The book sounds interesting:  “This novel interweaves Renaissance artist Piero di Cosimo’s fifteenth-century viewpoint with the twenty-first-century reality of two young Canadian students: Agnes Vane, an art history major fascinated by di Cosimo’s multi-layered imagery, and Peter (Pinto) Dervaig, a student of philosophy passionate about preventing cruelty to animals. Both Agnes and Pinto were marginalized in their adolescence because of their unusual appearance. Agnes has slightly simian features. Pinto is a huge man with a multihued skin pigmentation. When Agnes, as a lonely and alienated child, discovers di Cosimo’s empathetic paintings of animals and human-animal hybrids, she feels she is looked upon gently for the first time in her life. That moment influences her decision to become an animal rights activist, a commitment that ultimately brings her both anguish and insight. Her story is echoed by chapters from di Cosimo’s perspective as he pits his solitary vision, of a golden age when animals did indeed speak, against the dictatorial grip in which Savonarola, destroyer of secular art and culture, holds the city of Florence. Hunting Piero is the tale of a passionate moral quest, and equally, a story of redemption and of love tested by tragic missteps and their deadly consequences.”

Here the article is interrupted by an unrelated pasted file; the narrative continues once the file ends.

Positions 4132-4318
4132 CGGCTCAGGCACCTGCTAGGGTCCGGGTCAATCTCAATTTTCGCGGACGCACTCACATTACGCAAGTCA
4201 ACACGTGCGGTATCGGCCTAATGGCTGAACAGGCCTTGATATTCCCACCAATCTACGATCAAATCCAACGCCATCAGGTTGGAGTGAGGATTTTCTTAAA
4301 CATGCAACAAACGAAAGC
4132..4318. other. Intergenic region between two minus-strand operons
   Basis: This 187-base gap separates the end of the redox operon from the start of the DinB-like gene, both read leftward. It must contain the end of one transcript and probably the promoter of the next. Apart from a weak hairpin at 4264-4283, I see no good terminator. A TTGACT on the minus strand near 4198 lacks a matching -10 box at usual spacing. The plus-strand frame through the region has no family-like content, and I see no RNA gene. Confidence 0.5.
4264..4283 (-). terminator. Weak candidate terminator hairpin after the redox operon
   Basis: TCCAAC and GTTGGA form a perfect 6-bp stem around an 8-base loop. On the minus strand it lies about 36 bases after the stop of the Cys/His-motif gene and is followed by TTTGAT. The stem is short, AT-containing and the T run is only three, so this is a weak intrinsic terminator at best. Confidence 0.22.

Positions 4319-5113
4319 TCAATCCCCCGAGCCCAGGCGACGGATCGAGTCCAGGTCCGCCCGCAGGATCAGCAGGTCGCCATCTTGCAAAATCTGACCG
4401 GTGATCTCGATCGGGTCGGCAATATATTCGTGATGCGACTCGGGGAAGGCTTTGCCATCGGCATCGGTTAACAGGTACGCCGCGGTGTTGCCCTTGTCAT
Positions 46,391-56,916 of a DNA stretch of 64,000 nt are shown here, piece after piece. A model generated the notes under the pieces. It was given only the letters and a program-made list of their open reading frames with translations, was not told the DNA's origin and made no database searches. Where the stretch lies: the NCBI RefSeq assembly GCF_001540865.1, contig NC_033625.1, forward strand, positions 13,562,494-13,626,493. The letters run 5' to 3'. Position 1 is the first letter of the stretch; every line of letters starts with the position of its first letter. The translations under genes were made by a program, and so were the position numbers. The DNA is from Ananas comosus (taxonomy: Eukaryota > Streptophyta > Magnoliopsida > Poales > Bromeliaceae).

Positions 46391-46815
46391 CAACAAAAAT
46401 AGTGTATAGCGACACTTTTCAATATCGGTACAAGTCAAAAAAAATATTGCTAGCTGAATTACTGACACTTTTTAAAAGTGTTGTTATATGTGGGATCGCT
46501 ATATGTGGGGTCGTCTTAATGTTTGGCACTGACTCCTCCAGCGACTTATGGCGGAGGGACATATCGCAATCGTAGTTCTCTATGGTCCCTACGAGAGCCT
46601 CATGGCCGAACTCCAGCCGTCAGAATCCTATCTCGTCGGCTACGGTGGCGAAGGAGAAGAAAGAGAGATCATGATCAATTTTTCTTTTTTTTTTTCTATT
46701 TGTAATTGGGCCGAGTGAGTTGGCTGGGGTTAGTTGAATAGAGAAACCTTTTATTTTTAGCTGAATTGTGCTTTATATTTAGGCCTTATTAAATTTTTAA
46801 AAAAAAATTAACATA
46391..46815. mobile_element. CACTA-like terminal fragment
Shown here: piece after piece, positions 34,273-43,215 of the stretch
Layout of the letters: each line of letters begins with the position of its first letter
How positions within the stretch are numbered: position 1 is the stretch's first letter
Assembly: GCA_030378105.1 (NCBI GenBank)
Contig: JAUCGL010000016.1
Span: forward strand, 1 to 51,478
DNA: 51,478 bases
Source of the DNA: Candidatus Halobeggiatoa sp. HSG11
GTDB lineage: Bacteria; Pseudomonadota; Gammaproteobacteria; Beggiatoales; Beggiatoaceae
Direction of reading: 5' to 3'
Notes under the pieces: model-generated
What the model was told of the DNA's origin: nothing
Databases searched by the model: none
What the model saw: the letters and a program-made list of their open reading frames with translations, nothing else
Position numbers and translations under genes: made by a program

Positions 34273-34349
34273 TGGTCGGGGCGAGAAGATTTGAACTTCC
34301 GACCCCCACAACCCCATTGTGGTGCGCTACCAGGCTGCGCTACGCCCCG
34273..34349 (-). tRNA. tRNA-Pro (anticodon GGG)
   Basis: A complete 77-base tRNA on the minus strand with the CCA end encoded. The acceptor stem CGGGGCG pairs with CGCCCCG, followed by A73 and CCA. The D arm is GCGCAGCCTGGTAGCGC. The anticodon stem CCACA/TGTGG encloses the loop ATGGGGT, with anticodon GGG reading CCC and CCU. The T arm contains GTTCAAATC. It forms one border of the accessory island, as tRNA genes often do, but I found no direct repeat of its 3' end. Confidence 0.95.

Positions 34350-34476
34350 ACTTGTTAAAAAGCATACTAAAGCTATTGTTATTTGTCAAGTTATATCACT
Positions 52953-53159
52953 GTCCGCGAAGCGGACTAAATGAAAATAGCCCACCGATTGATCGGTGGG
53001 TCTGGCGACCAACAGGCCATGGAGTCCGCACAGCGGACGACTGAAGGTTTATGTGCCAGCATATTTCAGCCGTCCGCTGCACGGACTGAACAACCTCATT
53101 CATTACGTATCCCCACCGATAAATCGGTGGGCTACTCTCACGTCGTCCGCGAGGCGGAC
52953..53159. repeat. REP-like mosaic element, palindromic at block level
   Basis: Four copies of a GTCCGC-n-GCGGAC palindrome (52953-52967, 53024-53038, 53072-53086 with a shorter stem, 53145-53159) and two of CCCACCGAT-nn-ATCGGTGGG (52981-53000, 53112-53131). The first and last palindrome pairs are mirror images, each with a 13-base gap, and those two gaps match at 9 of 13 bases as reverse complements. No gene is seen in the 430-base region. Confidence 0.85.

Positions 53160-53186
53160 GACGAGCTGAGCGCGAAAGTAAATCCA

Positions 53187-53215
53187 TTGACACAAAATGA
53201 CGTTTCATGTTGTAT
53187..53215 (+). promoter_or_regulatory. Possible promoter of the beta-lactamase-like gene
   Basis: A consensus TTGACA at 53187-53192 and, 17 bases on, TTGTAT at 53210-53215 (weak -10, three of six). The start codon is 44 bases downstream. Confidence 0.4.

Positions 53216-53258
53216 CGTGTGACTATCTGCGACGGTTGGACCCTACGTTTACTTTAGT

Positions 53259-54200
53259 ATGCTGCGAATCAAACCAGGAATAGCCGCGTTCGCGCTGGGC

In an article for 49th Shelf, MacIntyre revisits "Canadian novels that make the lives and fates of animals and birds, and human/animal relations, central to their storylines:  https://49thshelf.com/Blog/2017/10/16/Elephants-Bears-and-Birds-Animals-in-Canadian-Literature

And check out the author's website:   http://wendymacintyreauthor.ca/.

Thursday, October 19, 2017

David Harper: Book Form Sculptor

I recently returned from a trip to central New York where I visited the Stone Quarry Hill Art Park in Cazenovia (https://sqhap.org/).   There I saw two literary installations, both by David Harper.